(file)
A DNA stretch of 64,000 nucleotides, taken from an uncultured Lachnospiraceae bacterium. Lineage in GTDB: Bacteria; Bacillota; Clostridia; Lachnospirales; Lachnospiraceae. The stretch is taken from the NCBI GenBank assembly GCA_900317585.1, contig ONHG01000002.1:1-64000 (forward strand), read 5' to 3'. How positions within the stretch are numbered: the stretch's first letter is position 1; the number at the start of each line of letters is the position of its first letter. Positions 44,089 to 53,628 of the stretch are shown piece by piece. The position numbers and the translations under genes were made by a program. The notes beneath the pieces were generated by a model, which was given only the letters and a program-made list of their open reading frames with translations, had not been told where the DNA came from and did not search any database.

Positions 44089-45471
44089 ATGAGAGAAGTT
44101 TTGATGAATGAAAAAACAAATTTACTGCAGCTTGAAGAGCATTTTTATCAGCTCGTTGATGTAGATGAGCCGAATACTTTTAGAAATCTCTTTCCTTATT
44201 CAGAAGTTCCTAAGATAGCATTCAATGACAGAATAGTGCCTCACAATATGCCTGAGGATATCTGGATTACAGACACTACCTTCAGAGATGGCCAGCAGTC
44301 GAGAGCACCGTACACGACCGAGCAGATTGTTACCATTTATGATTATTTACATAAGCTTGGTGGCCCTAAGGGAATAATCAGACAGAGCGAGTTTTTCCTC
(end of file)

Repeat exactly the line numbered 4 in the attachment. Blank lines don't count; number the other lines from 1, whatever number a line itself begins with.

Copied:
44101 TTGATGAATGAAAAAACAAATTTACTGCAGCTTGAAGAGCATTTTTATCAGCTCGTTGATGTAGATGAGCCGAATACTTTTAGAAATCTCTTTCCTTATT